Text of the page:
With a slight abrasion sketched on his right cheek, the stunt double for actor Charlie Sheen was hosed down as he prepared to jump into the mucky C&O Canal under the Whitehurst Freeway in Georgetown.

A cacophony of D.C. sounds -- an ambulance, a low-flying plane, a car alarm -- blared in the background as he splashed meticulously, with quick but careful movement, in the water. A shirtless jogger in shiny red shorts aborted his evening run to banter with U.S. Park Police officers who were rerouting pedestrian traffic during last week's filming of "The Shadow Conspiracy," the story of a young presidential adviser who becomes a witness to a murder.

"Around the corner here!" director George P. Cosmatos yelled, telling the double where to swim. Sheen's character, Bobby Bishop, is fleeing a professional killer in the final moments of the movie.

As the double emerged breathless from the water, a second Sheen look-alike stood on the bank while the crew adjusted the lighting. Then Sheen himself, hosed down and wearing a matching abrasion on his cheek, dragged his bent frame away from the water's edge.

A small group of teenagers strolled through the scene, stopping to chat with a crew member. "I would like to shake his hand. I think it would be really cool to see him up close," D.C. resident Jessica Gonzalez said, peering over at the saturated Sheen with four of her friends.

This was the last of 19 shooting days in Washington for the 120-member crew of "The Shadow Conspiracy," one of several movies (including "The Pelican Brief," "Quiz Show" and "The Net") filmed at least partly in the District over the last five years. The 12-week shooting schedule included several trips to Washington and also took the cast and crew to Richmond and Baltimore.

Last week's simulated adventure in Georgetown, however, was just a sideshow to the action behind the scenes. Apart from the physical labor -- assembling trailers, mobile camera units, cables, lights, prop carts, hair and makeup kits -- there were negotiations with city officials, business owners and residents.

Playing a major role in easing the way for the film crew, without causing major interruptions in local life, was the Mayor's Office of Motion Picture and Television Development, under the D.C. Office of Tourism and Promotion.

"Once we know they're shooting here, we serve as a liaison for all their services," said Crystal Palmer, director of the motion picture office. "We notify communities and businesses that are affected by the filming . . . to help {filmmakers} get permission to film there."

In the case of "The Shadow Conspiracy," the office recruited police officers for crowd control, notified residents of temporary changes in parking regulations and helped to contact the National Park Service for permission to keep tourists away from public monuments during filming.

Because of the movie's story line, filmmakers also consulted a veteran Washington insider to help mimic the detail of Washington political life. Karyn Cody, the set's technical advisor, worked with the set designers, decorators, wardrobe and prop coordinators on such details as what a presidential motorcade includes, whether Cabinet members stand when the president enters a room, and what type of guns Secret Service agents carry.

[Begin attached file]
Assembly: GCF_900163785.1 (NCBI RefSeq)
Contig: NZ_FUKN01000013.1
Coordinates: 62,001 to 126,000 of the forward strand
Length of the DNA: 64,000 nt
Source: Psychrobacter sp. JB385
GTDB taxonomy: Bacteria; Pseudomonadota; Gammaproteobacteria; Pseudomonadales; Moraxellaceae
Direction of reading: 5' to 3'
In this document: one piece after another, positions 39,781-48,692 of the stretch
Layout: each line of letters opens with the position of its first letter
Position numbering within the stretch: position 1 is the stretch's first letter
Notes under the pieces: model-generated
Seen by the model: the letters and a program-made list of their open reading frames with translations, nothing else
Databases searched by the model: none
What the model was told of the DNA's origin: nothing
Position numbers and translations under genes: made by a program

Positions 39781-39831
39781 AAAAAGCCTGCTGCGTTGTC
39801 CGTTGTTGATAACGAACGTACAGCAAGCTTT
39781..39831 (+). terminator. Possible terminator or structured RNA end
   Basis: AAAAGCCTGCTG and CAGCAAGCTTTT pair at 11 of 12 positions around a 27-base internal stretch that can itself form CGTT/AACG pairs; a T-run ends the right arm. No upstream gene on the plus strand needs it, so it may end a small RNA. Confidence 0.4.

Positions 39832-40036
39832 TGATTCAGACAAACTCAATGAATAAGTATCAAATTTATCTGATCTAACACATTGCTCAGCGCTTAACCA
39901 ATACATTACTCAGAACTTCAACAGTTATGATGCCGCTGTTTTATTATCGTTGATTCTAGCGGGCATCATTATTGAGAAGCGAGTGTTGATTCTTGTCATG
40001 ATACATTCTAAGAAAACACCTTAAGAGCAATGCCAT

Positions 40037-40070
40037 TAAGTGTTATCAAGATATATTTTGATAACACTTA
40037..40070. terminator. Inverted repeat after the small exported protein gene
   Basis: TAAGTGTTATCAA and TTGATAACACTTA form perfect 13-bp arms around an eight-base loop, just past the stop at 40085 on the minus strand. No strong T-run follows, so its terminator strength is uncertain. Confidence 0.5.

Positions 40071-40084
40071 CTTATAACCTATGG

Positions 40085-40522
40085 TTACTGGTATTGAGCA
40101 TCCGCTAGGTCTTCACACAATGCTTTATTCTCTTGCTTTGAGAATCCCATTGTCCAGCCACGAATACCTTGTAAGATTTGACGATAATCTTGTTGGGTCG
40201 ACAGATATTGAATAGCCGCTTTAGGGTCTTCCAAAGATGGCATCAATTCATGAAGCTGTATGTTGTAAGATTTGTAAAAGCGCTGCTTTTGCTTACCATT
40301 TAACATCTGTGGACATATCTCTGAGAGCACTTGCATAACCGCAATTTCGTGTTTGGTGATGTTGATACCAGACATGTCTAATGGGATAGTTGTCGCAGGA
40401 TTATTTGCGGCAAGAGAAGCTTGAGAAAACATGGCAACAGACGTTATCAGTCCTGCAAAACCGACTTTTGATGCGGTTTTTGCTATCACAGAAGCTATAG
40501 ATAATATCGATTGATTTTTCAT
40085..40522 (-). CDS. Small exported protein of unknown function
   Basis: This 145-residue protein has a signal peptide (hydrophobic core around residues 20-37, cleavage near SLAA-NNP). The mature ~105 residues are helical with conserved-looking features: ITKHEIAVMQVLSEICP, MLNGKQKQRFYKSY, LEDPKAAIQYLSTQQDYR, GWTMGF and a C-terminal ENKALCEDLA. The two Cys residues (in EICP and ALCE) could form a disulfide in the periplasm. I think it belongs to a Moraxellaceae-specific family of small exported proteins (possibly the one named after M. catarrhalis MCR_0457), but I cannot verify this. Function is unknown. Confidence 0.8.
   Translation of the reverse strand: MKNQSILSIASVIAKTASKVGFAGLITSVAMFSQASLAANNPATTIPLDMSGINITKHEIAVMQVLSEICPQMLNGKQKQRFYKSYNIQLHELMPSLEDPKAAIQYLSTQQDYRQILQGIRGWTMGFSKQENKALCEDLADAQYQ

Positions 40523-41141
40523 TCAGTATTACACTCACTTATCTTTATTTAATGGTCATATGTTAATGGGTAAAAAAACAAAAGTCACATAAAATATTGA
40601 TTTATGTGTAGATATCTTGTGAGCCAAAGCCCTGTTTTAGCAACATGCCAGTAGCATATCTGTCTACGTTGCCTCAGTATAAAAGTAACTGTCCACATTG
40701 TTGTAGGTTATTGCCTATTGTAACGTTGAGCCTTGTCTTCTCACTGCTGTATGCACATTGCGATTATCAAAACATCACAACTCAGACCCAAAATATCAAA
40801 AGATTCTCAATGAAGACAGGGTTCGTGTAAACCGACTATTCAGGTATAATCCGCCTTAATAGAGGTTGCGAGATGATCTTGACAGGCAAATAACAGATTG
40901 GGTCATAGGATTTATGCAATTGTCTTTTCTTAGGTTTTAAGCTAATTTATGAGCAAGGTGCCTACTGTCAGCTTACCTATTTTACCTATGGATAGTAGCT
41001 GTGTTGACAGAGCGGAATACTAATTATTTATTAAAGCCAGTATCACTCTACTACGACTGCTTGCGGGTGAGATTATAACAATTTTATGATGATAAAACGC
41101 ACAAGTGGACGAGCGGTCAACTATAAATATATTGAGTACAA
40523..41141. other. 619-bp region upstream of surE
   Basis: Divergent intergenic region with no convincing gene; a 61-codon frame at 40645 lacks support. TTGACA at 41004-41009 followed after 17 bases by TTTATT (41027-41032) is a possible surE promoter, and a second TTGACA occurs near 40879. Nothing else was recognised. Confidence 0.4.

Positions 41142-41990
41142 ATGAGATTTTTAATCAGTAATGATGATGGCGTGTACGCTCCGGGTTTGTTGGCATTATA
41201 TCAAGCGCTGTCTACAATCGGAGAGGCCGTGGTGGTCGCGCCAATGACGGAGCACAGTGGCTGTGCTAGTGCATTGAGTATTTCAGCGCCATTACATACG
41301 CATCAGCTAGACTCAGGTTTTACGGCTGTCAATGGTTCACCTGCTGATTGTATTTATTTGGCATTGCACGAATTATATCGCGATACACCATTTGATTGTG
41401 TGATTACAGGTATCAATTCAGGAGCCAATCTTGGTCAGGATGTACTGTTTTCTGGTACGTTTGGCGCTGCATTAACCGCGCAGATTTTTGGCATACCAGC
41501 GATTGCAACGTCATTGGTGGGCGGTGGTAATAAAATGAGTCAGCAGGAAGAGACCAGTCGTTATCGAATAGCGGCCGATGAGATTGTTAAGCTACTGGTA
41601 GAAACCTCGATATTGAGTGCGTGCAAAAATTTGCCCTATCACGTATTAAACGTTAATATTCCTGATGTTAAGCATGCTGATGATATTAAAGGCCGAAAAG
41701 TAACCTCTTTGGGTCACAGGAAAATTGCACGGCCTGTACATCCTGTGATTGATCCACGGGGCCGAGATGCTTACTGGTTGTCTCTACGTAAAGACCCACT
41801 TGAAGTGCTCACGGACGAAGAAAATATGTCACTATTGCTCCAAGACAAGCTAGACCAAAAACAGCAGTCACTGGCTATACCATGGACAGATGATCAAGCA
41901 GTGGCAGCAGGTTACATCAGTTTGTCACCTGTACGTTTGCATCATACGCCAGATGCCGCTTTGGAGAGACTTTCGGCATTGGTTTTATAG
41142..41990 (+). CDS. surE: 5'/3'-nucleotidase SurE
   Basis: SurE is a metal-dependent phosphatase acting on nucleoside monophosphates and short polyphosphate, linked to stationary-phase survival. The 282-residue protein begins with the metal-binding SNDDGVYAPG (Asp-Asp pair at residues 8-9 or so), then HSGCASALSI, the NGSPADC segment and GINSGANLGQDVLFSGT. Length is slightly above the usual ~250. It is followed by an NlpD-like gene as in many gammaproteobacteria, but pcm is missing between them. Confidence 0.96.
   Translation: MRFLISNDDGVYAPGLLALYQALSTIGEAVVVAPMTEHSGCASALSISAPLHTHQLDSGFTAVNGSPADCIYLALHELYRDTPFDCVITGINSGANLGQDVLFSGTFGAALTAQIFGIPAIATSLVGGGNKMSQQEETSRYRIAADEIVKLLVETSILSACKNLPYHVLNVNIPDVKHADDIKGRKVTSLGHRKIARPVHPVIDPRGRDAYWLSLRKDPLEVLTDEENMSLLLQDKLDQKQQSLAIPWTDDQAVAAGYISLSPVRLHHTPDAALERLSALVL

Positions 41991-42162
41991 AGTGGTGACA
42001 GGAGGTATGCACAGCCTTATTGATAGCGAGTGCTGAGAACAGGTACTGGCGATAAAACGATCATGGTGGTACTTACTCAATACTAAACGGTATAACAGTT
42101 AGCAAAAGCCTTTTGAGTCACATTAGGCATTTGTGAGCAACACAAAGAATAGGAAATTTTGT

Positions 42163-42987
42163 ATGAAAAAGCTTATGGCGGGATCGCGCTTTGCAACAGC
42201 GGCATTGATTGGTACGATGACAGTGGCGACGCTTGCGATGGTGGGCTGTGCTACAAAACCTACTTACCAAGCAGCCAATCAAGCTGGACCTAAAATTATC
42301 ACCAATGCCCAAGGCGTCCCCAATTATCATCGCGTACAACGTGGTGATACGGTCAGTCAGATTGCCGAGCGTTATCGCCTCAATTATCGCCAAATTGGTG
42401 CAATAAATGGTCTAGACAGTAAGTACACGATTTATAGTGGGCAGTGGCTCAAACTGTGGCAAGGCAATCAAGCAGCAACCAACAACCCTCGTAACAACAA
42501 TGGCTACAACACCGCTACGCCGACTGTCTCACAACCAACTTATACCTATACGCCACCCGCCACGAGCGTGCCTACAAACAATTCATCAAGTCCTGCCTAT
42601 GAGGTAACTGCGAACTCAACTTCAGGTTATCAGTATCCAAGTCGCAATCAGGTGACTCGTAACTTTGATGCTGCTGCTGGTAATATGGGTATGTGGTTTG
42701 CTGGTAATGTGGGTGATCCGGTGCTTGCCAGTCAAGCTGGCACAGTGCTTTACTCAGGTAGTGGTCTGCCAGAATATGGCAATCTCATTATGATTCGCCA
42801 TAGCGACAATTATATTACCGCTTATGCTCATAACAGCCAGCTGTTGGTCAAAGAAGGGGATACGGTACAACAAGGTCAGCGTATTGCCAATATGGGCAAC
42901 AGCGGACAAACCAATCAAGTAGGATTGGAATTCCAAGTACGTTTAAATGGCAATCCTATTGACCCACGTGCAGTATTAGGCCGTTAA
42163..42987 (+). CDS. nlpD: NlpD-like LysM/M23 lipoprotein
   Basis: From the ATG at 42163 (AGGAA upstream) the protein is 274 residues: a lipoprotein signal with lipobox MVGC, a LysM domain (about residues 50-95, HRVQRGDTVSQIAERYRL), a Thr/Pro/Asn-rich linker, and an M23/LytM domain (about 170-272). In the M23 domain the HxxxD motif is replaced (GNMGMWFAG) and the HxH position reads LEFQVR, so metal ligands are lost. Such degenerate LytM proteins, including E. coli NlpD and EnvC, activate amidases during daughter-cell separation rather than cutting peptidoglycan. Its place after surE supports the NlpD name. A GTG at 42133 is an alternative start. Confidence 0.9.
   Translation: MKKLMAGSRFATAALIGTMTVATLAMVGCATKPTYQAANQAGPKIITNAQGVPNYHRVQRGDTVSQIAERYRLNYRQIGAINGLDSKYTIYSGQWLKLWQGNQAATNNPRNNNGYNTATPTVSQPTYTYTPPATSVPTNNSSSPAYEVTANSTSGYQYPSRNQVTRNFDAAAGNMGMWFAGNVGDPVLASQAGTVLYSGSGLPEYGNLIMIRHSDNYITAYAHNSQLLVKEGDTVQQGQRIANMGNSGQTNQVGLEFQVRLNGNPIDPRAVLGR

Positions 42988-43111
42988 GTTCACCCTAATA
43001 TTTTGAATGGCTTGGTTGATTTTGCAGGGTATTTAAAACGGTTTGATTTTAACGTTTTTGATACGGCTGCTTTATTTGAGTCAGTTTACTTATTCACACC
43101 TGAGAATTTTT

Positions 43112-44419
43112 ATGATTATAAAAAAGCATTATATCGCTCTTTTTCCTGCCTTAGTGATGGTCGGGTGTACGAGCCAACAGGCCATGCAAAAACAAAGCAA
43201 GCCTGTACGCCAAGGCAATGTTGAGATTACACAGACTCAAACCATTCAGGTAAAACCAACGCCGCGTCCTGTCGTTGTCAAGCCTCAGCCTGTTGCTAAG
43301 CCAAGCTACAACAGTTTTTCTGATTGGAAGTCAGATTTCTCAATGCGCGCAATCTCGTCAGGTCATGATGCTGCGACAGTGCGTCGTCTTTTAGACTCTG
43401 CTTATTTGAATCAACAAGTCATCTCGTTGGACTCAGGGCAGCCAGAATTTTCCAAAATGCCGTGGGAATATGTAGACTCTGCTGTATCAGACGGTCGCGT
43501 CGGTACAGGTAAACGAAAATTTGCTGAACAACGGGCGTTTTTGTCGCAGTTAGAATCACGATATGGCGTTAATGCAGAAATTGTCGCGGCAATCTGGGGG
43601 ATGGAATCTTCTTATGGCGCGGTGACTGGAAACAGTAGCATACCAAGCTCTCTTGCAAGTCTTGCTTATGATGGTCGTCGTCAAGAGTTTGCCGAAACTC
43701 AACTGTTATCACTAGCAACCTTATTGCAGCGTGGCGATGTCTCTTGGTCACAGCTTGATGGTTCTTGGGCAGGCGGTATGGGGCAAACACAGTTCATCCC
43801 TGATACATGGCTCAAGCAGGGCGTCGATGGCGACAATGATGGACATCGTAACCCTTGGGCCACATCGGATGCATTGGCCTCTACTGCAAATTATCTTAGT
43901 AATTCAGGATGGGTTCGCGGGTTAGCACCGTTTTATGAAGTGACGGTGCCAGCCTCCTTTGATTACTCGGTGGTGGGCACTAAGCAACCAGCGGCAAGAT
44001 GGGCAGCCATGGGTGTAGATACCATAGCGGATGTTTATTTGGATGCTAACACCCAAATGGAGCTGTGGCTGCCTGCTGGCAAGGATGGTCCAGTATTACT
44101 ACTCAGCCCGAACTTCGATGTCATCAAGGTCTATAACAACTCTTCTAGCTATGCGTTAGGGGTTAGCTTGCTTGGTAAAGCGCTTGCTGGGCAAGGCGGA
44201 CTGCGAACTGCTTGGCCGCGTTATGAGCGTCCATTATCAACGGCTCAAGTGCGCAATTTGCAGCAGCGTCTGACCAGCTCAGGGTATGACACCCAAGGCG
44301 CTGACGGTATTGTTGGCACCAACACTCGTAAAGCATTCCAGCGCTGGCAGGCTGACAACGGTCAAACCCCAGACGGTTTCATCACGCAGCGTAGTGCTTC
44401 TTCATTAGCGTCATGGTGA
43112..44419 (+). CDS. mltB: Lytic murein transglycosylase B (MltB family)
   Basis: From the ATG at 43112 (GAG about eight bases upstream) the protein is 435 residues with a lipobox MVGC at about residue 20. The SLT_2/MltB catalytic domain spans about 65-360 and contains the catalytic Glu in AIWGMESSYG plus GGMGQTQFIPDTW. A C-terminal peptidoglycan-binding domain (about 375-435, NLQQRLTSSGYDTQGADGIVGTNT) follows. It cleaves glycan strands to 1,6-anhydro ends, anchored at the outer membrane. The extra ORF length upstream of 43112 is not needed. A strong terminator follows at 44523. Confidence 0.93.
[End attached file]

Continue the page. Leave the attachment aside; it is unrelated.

"They brought me in to advise on protocol, the White House, the Capitol, anything to do with government," said Cody, an Alexandria resident who has worked for the State Department, former senator Gordon Humphrey (R-N.H.) and the Commerce Department. "They're trying to be as factual as they can."

Cody, who was a technical adviser for the Harrison Ford spy movie "Clear and Present Danger," said she was impressed with the detail sought by the "Shadow" filmmakers. For example, they wanted to know whether the lights blink on the Washington Monument and whether there is a pause between the blinks.

After the waterfront scene, the tone changed a little as the crew lugged its belongings down the steps to a new locale where actresses playing prostitutes -- clad in pumps, leopard leggings and tight, flashy garb -- gathered in the street for the next shoot.

The commotion prompted waterfront resident Roger Uhar, 34, to emerge from his apartment.

"It's been fun seeing all this activity out here," said Uhar, a real estate agent at Uhar & Co. in Georgetown. "I've never seen so much electrical equipment. They look like the Secret Service or something. It was interesting to watch them throughout the day. They were dropping cables and lights. They were real methodical."

Uhar was one of hundreds of residents notified by mail about the filming. Residents and businesses close to the shooting locations were contacted by the D.C. Office of Economic Development and told that their cars would be towed if they parked in designated emergency no-parking areas.

Uhar said he wasn't bothered by the inconvenience. "They've been actually great, and the neighbors have been great," he said.

Although the city's heat wave took a toll on him and his crew, the movie's director gave the District good reviews.

"I enjoy the city a lot," said Cosmatos, who also directed "Rambo: First Blood, Part II." "I like politics. I watch all the talk shows. They say, Live from Washington,' and I get all excited."